Finalists are all too aware of the annual National Student Survey (NSS) at the moment, with not long left to “make their voices heard”. Universities often view the NSS as one of their main measures of success, but is it really fit for purpose?
Since the rise in tuition fees students have often be referred to as ‘customers’ who need to be kept happy. The NSS acts as a measure of student satisfaction, asking individuals for feedback on what it is like to study their course at their institution. It primarily aims to help prospective students decide where to study, as well as indicate to institutions areas to improve. But what does it really tell us?
Firstly, the NSS contributes towards league tables. Students obviously want employers to see they have studied at a good university, and if NSS results are published in the public domain (Unistats) and used within league tables, then could this make it beneficial to provide positive – potentially dishonest – responses? It could be argued students are foolish to criticise their course and institution via the NSS, and instead this should be done through programme representatives and module feedback. After all, no student wants to rack up debts of around £40-50k on a poorly rated course.
In addition, the recent proposals for the ‘Teaching Excellence Framework’ (TEF) suggest that universities with good NSS results could be rewarded with the right to increase undergraduate fees in line with inflation. Universities may therefore seek ways to engineer good NSS results from students, motivated by potential revenue gains.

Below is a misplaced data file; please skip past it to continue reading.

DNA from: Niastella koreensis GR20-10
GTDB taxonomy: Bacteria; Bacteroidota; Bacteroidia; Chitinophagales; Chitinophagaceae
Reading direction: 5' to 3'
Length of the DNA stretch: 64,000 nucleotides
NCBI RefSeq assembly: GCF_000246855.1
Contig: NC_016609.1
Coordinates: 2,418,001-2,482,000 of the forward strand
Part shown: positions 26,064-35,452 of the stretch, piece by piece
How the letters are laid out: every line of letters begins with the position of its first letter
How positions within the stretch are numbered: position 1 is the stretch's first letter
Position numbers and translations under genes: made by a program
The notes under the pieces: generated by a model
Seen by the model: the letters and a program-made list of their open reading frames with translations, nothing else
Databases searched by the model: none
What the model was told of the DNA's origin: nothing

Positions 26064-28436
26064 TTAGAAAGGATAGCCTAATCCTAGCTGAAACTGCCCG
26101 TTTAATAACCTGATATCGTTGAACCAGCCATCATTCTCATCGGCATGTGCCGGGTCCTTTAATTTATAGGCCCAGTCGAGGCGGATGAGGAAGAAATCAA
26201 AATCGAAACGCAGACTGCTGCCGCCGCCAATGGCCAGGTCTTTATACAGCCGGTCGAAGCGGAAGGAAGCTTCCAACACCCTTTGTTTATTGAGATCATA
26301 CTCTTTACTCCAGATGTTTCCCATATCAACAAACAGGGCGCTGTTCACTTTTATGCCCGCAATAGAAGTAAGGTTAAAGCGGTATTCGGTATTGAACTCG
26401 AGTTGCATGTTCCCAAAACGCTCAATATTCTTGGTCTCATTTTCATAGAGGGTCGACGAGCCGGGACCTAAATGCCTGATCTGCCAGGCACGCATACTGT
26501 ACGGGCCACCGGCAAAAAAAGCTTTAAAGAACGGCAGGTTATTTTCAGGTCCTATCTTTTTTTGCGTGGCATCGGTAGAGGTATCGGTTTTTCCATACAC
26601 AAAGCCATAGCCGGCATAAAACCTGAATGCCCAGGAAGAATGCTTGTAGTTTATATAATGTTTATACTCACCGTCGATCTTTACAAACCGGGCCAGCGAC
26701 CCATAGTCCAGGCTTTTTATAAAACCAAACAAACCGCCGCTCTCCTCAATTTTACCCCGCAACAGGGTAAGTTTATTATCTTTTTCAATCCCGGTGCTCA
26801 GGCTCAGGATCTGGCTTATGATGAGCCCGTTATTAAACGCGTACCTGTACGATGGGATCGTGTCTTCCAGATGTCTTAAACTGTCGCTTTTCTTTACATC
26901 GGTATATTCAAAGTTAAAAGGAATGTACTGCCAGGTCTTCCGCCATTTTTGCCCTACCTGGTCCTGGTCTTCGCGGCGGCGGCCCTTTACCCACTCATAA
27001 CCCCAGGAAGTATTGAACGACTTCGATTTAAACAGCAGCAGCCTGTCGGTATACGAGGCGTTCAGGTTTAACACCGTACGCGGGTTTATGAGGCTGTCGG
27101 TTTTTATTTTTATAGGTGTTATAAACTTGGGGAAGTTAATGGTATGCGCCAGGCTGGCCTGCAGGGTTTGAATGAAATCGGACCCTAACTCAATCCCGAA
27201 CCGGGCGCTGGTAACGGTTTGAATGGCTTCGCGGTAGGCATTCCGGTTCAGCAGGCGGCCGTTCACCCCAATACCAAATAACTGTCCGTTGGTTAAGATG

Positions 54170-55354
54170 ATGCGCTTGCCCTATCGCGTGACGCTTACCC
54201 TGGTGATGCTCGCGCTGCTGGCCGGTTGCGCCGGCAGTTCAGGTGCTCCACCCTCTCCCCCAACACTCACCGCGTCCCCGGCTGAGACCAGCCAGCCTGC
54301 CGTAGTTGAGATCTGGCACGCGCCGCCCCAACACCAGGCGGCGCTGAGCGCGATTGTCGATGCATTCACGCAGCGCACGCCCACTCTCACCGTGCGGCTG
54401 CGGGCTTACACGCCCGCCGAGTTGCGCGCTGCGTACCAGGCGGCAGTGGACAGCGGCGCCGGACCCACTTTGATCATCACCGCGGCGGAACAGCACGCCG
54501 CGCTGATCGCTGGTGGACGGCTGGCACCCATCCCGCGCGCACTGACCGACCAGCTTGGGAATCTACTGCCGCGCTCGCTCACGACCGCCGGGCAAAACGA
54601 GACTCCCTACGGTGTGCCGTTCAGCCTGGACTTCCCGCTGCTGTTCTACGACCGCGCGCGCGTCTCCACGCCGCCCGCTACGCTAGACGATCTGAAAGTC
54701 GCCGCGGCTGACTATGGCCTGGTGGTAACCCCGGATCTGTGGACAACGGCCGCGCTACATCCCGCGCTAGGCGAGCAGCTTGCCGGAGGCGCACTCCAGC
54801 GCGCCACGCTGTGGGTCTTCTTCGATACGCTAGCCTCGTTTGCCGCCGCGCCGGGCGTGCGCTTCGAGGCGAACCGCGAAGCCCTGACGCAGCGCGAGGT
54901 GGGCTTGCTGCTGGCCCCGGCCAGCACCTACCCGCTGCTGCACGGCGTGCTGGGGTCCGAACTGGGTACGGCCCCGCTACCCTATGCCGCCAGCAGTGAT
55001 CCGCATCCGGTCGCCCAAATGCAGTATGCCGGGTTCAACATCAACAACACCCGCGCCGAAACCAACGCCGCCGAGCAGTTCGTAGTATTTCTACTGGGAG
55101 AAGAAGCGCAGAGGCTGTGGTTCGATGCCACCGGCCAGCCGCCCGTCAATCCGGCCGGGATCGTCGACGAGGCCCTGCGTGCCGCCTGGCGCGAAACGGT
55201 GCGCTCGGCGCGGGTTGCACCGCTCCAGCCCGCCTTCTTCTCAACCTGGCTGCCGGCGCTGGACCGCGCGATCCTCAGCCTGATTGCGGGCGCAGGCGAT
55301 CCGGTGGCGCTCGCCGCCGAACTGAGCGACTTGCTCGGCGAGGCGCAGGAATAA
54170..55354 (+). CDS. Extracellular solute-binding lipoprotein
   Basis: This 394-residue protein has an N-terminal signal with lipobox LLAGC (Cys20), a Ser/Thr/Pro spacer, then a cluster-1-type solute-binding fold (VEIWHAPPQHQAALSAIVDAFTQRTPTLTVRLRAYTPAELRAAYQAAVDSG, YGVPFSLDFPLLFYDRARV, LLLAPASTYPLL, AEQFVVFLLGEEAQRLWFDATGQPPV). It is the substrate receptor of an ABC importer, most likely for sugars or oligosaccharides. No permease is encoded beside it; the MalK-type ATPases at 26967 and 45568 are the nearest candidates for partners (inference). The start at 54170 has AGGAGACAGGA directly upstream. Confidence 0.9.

Furthermore, multiple choice questions massively limit responses and thereby the knowledge gained. How useful is this to prospective students? Take “Feedback on my work has been prompt” for example. It may be in first year you “strongly disagree” but by final year you “strongly agree”. You therefore choose a mid “neither…nor” to express your view on ‘your course as a whole’. But in doing so, your answer fails to inform prospective students what it is like to study now. They are not told that prompt feedback was an issue in the past but is now excellent for when they start.
Likewise, how useful is just a number to institutions? For “Staff are good at explaining things”, it may be that some staff are and others are not. A mid score tells us nothing about the specific lecturers who may be posing an issue, giving little direction for how a department should improve.
There is also a lot of pressure on students to complete the NSS, including from: lecturers, department leaders, programme representatives, and even phone calls from IPSOS Mori. Does this pressure make students more likely to complete it in a rush, primarily to stop being hassled rather than to share their well-thought opinions?
Of course gathering student feedback is invaluable for improvements, and students should certainly be able to “have a voice”. The idea behind the NSS is therefore very creditable, but the methodology, impact and usefulness raise debates. Honesty is brought under scrutiny by the potential benefits of good NSS results.
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